Where an entity, such as defendant [MERS], serves as mortgagee of record as nominee for a lender and that lender’s successors and assigns and there has been no assignment of the mortgage itself, is an assignment of the ownership of the underlying indebtedness for which the mortgage serves as security an assignment that must be recorded prior to the commencement of a mortgage foreclosure by advertisement under Minn. Stat. ch. 580?
The court ultimately decided that the MERS process did not violate the recording requirements of Minnesota’s non-judicial foreclosure statute. The court only considered an idealized version of what is supposed to happen with MERS assignments, so this decision does not tell us what happens when the note is missing or the final assignment back to MERS is not properly completed. The court also considered a number of policy arguments raised by the homeowners, but in the absence of any compelling individual facts, the Court decided that the general policy concerns were not enough to change the outcome. One justice dissented, saying that every assignment of the loan should be recorded before MERS can foreclose.

The decision includes several points of interest. First, the Minnesota legislature passed a statute in 2004 that was specifically intended to allow a “nominee or agent” like MERS to record documents on behalf of lenders. The MERS recording statute did not directly control the requirements of the foreclosure statute, but the majority of the justices seemed to think it was important that the legislature had approved the MERS system.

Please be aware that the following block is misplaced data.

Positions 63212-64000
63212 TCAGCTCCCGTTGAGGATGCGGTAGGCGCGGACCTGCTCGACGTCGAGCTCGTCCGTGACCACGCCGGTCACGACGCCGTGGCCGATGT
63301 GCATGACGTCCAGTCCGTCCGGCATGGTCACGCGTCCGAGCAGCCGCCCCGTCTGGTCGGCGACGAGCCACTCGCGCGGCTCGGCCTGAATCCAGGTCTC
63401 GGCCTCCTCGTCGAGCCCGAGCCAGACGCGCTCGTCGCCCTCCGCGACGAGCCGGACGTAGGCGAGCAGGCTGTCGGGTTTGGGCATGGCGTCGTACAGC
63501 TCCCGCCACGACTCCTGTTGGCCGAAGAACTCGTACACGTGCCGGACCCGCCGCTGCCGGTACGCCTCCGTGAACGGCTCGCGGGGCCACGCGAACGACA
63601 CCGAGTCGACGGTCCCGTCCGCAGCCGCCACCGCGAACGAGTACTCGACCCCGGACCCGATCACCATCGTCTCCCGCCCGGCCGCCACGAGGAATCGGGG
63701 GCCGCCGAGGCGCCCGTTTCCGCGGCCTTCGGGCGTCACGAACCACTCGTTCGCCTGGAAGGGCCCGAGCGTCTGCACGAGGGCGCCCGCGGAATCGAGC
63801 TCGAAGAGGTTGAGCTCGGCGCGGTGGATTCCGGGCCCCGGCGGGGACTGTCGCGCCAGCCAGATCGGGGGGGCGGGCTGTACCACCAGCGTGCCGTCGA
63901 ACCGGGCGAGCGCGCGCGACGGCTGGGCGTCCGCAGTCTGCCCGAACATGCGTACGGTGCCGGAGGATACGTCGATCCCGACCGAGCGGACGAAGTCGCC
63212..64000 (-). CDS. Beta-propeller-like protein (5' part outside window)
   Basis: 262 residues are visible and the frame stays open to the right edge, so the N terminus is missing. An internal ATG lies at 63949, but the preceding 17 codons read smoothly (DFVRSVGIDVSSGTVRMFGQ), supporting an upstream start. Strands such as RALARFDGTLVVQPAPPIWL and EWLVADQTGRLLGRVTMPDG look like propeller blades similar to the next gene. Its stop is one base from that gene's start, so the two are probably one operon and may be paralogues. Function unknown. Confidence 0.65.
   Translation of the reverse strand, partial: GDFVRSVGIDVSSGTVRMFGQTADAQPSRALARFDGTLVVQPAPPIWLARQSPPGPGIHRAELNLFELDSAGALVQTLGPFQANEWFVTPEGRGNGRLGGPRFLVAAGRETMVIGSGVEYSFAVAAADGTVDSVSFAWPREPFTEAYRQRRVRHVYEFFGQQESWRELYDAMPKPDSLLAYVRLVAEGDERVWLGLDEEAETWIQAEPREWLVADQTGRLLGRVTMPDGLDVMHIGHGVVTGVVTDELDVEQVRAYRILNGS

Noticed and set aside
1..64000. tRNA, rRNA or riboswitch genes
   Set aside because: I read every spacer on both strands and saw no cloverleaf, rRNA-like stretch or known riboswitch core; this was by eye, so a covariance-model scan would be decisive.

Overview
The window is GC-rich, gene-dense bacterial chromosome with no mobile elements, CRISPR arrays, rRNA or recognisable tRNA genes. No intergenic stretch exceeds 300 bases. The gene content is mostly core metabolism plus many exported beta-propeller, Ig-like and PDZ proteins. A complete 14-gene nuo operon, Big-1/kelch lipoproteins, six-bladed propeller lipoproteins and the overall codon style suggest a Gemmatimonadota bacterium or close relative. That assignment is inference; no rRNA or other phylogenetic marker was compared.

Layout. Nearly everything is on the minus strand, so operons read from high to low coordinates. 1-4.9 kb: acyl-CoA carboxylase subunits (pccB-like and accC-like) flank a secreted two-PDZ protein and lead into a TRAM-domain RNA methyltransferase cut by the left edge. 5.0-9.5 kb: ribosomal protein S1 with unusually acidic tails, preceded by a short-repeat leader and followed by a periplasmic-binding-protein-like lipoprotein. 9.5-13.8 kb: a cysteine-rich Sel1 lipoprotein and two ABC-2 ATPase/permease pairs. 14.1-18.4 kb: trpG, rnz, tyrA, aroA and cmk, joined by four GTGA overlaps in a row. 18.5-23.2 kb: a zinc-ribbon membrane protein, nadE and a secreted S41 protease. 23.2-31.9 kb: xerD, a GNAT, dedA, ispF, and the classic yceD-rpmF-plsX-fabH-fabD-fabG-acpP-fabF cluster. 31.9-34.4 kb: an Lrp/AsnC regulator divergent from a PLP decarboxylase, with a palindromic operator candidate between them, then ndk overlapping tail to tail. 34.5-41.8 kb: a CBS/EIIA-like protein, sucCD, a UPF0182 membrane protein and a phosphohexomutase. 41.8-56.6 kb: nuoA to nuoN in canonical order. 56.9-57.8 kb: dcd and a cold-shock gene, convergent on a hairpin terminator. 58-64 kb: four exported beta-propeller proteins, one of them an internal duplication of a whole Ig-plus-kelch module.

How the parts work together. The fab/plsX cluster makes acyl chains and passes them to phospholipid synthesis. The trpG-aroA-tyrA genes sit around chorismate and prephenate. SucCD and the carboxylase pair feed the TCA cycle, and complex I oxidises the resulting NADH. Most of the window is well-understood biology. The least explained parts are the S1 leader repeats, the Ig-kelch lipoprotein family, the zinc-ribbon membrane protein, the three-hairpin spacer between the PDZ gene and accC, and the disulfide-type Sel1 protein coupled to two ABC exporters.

Second, the decision was substantially based on the notion that MERS retained legal title and the right to foreclose the mortgage, even though the beneficial interest in the mortgage had been assigned when the note was assigned. This analysis pretty clearly requires a trust relationship between MERS and the lender (See Jackson Decision at 25). My strong impression (as an outsider) is that MERS is not set up to fulfill the fiduciary duties of a trustee, and has done everything in its power to avoid taking on fiduciary duties to lenders, borrowers or anyone else. This means the Jackson case, and others like it, may turn out to be something of a Pyrrhic victory for MERS once the litigation among the lenders and securitizers really gets going. This could be one more factor weighing against restarting Wall Street’s liar-loan securitization machine.

Finally, the homeowners argued that allowing MERS to cover up the chain of title was generally bad policy, and would prevent borrowers from seeking rescission or other remedies based on misrepresentation claims or federal truth in lending laws. The court declined to address these general policy concerns because that is the legislature’s job.

So what does it take for a homeowner to win a foreclosure case?

To win in the short run, the homeowner needs to show something wrong with the paperwork – an incomplete or untimely chain of assignments, a lost note, or a violation of whatever peculiar requirements may exist under the local foreclosure law. In order to win in the long run, the homeowner probably needs to be able to show some type of harm beyond the foreclosure itself. Bankruptcy cases are a little different, but in foreclosure cases the vast majority of judges simply aren’t going to start canceling mortgage debt without a very good reason. Here are some potential issues a homeowner might be able to raise to stop or seriously slow down a foreclosure: